Most people I know agrees that gasoline prices will never go down again. (I don't live at the US, so they aren't affected by your virtual reality field.)

But none of them agree that oil supply is ending... Go figure.

Thanks to everyone for your thoughtful replies to my question. I guess I'm showing my bias: IMO the exportland situation will lead to tight supplies even with moderate demand destruction in the industrialized world.


Errol in Miami

posted yesterday
wanted to put it up again

real article is behind a paywall.


6 billion dollars Texas Windfarm courtesy of a one Mr. Boone Pickens wants to increase world wind capacity by 2 to 4 gigawatts.

Not bad considering the current state of world wind capacity (something like 80 GW as of today).


G out

/FYI wind has been increasing at ~2x% a year, doubling every 2-3 years.

I posted that article when it was first published last week. And it's not behind a paywall. You have to register, but registration is free.

The article was syndicated and published over the country. Try this link if you don't want to register.

whoops, i was just perusing through reddit and saw it. coolio and thx for the linky.

I was just impressed that for only 6 billion somone can boost world wind capacity by >3%.

6 billion puts the W cost at ~1.5$/Watt, not bad if you ask me.

If the average america uses 25 KW constantly, thats a one time investment of 40,000 dollars to keep current lifestyles going. (well if we get 25% capacity, then its 160,000 dollars and that will cause a contraction in the economy. and it would be 160,000 refreshed every 40 years or so. to make it 1/4 a million dollars in todays money to be provided with 25KW every day for the rest of your life.)

I would also like to point out that 25 KW is like having (elite cyclists typically train 6-8 hours a day putting out 500 watts continuously) This means 2 elite cyclists per 1 KW, and for it to be continuous 6 in a day and then times 25, so 150 cyclists!

The average american has the equivalent of 1/2 the field of the Tour de France working for him all the time to get things done!!!

I was just impressed that for only 6 billion somone can boost world wind capacity by >3%.

Which says a lot about how much existing wind capacity there is...

"If the average american uses 25 KW constantly"

- is that number you actually found somewhere? Sounds way high to me. They usually assume about 1 KW per household, and even if you multiply that by several fold to account for industrial and commercial use it's far from 25KW - and that's per household not person.

This site:
does not show the US but lists Canada at about 3.4 KW per-capita generation capacity (not average usage!).

I actually pulled those numbers right out my ass.

It's probably much larger than 25KW

You are talking about electricity generation capacity, i am talking about total energy usage (which should be thought of in watts). Just to eat most americans consume 3000Cal and require between 8 and 10 times the food calories to get those calories to their plates, so 33000Cal, which is already more than 1KW. Now include driving, most americans use something like 25 barrels of oil per day.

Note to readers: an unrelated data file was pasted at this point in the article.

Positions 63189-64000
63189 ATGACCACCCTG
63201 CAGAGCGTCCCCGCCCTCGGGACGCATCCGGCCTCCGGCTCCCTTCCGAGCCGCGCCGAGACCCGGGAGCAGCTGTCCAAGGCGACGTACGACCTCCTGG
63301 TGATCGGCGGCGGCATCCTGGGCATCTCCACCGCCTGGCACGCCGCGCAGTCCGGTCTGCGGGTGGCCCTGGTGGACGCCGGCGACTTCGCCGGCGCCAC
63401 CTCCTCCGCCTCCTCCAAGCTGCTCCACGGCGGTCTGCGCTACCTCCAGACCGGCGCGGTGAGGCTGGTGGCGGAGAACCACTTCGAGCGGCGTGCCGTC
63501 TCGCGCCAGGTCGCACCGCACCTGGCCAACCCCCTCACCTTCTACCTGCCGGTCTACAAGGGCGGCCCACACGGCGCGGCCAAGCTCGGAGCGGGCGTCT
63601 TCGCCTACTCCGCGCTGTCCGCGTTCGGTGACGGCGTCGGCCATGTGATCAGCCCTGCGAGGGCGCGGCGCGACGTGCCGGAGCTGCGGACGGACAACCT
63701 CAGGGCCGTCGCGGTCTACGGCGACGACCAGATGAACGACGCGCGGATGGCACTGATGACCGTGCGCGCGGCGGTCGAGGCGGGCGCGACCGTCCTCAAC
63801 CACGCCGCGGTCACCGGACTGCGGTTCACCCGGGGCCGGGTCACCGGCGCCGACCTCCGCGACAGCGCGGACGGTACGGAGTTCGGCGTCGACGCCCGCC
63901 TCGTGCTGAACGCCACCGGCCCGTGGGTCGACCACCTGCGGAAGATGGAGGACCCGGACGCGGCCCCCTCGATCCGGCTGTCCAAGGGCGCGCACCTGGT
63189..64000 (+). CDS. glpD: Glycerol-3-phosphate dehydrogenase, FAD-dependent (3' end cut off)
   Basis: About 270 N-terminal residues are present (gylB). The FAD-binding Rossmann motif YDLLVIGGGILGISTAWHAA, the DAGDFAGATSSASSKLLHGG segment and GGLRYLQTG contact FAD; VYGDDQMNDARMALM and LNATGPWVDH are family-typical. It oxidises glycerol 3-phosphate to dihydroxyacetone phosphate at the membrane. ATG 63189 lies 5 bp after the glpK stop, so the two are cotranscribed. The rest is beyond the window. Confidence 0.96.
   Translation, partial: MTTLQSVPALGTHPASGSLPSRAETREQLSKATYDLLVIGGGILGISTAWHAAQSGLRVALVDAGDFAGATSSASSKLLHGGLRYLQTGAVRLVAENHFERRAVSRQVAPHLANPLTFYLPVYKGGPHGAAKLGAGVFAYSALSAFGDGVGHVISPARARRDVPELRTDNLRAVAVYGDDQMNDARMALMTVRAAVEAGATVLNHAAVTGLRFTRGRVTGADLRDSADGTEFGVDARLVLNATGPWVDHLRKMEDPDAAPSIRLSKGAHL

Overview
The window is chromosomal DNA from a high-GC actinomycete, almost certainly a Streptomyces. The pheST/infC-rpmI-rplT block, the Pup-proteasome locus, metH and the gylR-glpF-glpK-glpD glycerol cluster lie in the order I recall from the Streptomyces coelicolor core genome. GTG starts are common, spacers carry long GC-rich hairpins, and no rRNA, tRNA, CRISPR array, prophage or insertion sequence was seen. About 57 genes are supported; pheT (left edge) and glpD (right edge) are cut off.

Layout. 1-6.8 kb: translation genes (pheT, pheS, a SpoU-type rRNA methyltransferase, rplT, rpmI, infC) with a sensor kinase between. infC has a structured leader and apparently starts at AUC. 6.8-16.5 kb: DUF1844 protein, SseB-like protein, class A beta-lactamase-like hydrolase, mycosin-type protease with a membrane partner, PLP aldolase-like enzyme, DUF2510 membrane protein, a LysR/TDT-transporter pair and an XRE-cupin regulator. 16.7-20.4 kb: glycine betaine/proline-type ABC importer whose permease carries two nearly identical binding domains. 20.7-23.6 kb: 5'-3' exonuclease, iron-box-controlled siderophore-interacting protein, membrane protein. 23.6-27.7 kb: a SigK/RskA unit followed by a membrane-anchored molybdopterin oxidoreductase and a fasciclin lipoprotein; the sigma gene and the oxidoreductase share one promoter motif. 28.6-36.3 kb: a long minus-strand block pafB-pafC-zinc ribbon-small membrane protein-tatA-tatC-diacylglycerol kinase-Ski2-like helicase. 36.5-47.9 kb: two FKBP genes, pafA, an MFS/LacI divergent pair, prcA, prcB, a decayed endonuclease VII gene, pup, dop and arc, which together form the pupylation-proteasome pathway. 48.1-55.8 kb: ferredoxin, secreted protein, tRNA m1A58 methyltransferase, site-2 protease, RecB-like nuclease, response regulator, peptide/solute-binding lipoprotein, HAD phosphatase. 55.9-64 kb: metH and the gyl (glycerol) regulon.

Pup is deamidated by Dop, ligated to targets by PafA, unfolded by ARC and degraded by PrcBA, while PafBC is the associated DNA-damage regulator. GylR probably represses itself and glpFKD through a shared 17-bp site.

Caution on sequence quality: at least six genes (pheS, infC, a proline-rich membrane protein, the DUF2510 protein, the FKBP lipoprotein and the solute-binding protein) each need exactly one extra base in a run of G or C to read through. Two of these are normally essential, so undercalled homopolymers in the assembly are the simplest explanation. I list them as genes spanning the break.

simply going by total USA energy expenditure (FF, nuclear, solar, hydro for transportation and all industry)

we have from 1999
2200 M TonnesOilEquivalent used in the USA economy
42 GJ of energy in those Tonnes of oil equivalent
31556111 seconds in a year

2.93464E+12 Watts is the power requirement of the USA.
8384 Watts per capita overall (350,000,000 residences).

so 8.5 KW of power are needed. and of those 8.5, 1 goes to food and probably something like 2.5-4 go to transportation. and the rest go to taxes.

looks like i was wrong, my apologies.
Only an 8th or so of the field of the Tour De France is needed to keep 1 american alive at current standards of living.

Note that norway, (In your link) has very low oil consumption per capita, so the electriciy generated is likely to be close to the proper number.

You're a bit low.

Annual US energy consumption from all sources (raw inputs) is about 100 quadrillion BTU (it's just a bit more now; details).  Call it 1020 joules/yr.  Divide by 365 days/yr and 86400 sec/day, that's 3.17*1012 J/sec (watts).  Divide by 3*108 population, and you get 10.6 kW.

Wind's great here in Texas! Since the turbines pay about $4,000 per year in royalty per turbine, and add high paying rural jobs, and ad valorem tax value for local governments, everybody loves them. We've already got the nations highest wind electricity capacity and have room for many thousands more turbines.

Thank you Boone Pickens! I'm really looking forward to hearing you at the ASPO conference in October in Houston!

Hopefully Mr Pickens will use whatever revenue after costs to continue expanding the wind turbines. A couple million a year in profits would expand the turbines fairly rapidly one would think.

Even better would be if he addressed the patent issue with overseas corp (cannot remember the name) preventing them from selling technologically superior turbines to the US.

When one thinks oil, one thinks Boone Pickens. Man, if this doesn't send a powerful message, I don't know what will.

RE: GSA Journal article above